Popping Acne Myths

Myth #6: Stress causes acne (or at least makes it worse)

This one may be partly true. It's been hard to prove that stress has anything to do with acne, and so dermatologists usually look to the follicular triad mentioned above (you know, bacteria, oil, and inflammation).

On the other hand, said Dr. Steve, "anecdotally, many of my patients report that dealing with acne can be worse around certain events like interviews, and dates," he said. 

“There is certainly a nerve skin axis,” he says, “but it's kind of hard to prove and measure stress continuously.” 

Myth #7: It’s okay to pop your own zits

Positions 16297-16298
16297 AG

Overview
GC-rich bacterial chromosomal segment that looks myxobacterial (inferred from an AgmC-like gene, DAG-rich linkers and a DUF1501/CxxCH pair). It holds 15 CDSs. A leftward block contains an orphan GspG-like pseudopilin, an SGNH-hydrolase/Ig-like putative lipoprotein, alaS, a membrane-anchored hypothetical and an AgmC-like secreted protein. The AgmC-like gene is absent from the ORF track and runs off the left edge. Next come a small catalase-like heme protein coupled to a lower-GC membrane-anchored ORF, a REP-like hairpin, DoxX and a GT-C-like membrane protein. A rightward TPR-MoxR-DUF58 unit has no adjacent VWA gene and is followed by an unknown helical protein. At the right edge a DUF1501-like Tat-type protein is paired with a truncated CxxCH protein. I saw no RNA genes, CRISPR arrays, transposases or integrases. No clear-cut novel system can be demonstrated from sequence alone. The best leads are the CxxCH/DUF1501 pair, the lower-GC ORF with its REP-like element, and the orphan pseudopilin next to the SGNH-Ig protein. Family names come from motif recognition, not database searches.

For most guys with acne, there is nothing more soul satisfying than a well popped pimple. Unfortunately, per Dr. Steve: “Popping your own pimples usually won’t help you get the outcome you want, which is to get the microorganisms out of your skin. In fact, zit popping can spread the microorganism inside your skin, which can trigger a worse acne lesion. As a result it takes longer to heal and may even increase your risk of scarring.”  

Myth #8: Toothpaste can treat acne

Using toothpaste on pimples is yet another one of those hacks that seems great but isn’t. The reason it got started is that in the past, some toothpastes contained an ingredient called Triclosan, a chemical that kills bacteria, including the P. Acne bacteria that causes acne.